Local startup wants to revolutionize legal profession in PH

Do you know that the top legal topic on Facebook is about marriage and the grounds for its annulment? If you visit Internet forums, Facebook groups and Facebook pages, you will encounter all sorts of outrageous discussions about politics, religion, and fashion.

In these exchanges, most interpretations of the law — especially from the netizens — are either absolutely amusing or utterly incorrect. This may be due to their eagerness to get an easy way out of their legal problems or the lack of appreciation and understanding of legal concepts.

One of the most outrageous assertions involve debt. Most netizens say that “walang nakukulong sa utang.” (Nobody goes to prison for not paying debts.) This despite the fact that many swindlers and conmen have gone to jail.

Outrageous and erroneous legal concepts spread like wildfire on the Internet and it’s been there since the advent of emails and Yahoo groups, Internet forums, and Facebook pages.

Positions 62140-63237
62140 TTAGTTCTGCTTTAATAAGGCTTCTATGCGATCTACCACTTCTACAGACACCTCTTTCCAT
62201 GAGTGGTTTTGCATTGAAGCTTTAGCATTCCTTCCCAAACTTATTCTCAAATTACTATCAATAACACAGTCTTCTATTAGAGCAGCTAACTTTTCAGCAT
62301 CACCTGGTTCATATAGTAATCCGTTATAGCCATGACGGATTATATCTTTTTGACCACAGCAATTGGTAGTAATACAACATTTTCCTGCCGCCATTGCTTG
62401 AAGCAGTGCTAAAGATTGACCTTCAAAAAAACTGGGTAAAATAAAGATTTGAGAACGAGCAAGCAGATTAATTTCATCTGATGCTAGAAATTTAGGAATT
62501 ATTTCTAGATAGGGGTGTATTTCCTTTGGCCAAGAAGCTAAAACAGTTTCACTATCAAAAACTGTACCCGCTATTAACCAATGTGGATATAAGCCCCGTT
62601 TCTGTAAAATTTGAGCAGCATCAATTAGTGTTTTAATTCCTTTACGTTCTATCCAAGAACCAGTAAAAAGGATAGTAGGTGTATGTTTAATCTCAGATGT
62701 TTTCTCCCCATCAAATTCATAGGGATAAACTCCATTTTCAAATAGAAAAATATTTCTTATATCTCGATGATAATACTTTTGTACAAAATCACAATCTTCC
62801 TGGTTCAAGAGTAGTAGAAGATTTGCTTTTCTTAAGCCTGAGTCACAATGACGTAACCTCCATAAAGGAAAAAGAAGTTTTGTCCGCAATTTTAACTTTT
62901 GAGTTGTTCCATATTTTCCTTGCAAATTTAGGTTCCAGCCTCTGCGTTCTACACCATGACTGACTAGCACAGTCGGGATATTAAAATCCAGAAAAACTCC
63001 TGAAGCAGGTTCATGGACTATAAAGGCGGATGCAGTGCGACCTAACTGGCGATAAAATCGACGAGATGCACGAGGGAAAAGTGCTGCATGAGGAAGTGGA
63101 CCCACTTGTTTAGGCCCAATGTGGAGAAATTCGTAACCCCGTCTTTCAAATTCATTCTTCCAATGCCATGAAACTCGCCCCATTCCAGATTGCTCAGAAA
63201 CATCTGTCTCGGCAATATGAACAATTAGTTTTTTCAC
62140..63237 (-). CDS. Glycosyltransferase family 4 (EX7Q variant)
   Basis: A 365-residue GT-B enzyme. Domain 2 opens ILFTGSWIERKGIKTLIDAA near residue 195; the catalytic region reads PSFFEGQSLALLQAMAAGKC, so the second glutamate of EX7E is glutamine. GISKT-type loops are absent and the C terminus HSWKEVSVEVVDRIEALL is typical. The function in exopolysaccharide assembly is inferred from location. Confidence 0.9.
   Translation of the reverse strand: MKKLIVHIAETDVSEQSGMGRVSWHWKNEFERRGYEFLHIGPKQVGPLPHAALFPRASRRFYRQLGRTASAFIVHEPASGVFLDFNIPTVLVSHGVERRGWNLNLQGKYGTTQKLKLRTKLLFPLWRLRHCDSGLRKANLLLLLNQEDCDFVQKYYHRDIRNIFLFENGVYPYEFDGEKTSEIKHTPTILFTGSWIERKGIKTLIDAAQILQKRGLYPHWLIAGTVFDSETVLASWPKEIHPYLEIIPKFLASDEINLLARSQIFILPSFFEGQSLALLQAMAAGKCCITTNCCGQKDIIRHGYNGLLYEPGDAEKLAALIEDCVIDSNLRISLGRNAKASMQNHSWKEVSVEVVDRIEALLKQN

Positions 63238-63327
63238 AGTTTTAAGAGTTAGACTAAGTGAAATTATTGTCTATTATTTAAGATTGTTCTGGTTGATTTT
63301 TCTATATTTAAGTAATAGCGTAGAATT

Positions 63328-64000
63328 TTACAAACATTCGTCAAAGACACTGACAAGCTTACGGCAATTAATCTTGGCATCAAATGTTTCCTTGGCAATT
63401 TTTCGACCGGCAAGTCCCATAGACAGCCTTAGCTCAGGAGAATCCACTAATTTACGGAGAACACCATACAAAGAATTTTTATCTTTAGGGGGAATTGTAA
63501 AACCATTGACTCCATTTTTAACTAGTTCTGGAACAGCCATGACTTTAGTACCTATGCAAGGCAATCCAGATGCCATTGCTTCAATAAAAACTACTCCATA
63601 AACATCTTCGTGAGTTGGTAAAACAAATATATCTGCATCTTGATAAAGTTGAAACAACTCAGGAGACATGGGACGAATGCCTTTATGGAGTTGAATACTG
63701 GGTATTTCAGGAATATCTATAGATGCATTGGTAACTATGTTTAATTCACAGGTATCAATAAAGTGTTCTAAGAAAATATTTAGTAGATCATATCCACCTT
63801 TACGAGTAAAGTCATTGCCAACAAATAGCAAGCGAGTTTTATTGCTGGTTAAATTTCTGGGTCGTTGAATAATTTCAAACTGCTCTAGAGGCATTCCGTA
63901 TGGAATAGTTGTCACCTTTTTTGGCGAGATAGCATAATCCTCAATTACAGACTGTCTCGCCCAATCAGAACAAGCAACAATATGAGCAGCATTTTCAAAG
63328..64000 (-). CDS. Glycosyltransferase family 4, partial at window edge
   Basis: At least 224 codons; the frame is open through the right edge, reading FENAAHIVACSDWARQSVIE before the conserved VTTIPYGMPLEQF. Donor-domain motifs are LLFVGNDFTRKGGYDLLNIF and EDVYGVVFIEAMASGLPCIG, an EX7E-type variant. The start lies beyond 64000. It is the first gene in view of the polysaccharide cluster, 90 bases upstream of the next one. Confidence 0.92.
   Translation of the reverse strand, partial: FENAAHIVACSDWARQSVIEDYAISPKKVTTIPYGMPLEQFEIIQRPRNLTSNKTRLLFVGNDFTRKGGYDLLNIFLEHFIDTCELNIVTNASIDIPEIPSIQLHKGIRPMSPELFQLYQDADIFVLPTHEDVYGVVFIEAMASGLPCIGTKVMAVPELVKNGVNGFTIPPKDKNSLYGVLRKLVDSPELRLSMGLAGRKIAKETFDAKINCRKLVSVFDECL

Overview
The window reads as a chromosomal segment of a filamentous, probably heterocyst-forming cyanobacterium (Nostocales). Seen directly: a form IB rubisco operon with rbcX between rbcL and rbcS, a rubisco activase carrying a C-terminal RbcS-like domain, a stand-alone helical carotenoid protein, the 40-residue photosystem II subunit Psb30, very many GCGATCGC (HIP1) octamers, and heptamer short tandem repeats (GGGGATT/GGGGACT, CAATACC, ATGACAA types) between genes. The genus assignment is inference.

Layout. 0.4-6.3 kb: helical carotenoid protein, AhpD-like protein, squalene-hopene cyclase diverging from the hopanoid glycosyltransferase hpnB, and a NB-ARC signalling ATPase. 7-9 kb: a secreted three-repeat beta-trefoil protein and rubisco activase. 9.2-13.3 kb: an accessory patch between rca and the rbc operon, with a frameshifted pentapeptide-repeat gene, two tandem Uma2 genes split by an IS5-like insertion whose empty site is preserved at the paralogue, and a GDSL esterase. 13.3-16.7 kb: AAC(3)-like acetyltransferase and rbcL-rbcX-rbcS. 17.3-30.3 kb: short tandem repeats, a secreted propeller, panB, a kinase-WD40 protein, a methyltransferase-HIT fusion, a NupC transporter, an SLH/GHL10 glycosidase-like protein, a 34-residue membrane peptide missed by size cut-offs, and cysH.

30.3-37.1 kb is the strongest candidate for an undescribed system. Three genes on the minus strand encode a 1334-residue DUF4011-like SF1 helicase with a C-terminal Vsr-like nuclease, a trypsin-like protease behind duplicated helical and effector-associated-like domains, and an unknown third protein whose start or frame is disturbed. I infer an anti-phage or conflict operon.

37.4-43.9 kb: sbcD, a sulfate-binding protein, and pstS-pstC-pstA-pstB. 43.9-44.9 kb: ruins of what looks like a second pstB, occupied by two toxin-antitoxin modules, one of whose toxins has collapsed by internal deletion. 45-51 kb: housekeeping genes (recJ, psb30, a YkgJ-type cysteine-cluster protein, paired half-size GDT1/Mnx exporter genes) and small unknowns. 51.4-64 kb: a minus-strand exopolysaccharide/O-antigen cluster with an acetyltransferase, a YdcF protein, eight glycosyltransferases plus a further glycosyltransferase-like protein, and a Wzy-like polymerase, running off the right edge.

What is perplexing is these erroneous interpretations of the law have been shared over and over again on the internet. But it’s not just about debt. It’s also about laws about marriage and the grounds for annulment.

There are so many incorrect and outrageous grounds for annulment of marriage invented or being discussed by netizens in the Internet. These include:

1.) Marriage contracts have expiration periods;
2.) A marriage is void if there is no marriage contract;
3.) Husband and wife can end their marriage by only signing an agreement;
4.) One can remarry if there is no communication/abandonment for 7 years;
5.) A marriage is not valid if the parents did not attend the wedding or sign the marriage contract;
6.) A marriage is void if there is wrong spelling or different names of the parties in their marriage contracts;
7.) A court will automatically void the marriage if the other party was caught having an affair;
8.) One can get married again if his/her first marriage is void;
9.) A person cannot be jailed for bigamy if his/her spouse already agreed not to file a case; and
10.) Marriage is no longer effective if the other party tore, burned, or destroyed their marriage contract.

Legal advice for Filipinos abroad

As we all know, the Philippines has more than 10 million migrant workers scattered all over the world. With the Filipino diaspora, there is a demand for legal services for the legal issues left behind by our migrant workers such as marriage, support and custody issues, inheritance, investments, among others. Also, we have so many SMEs needing legal guidance from lawyers.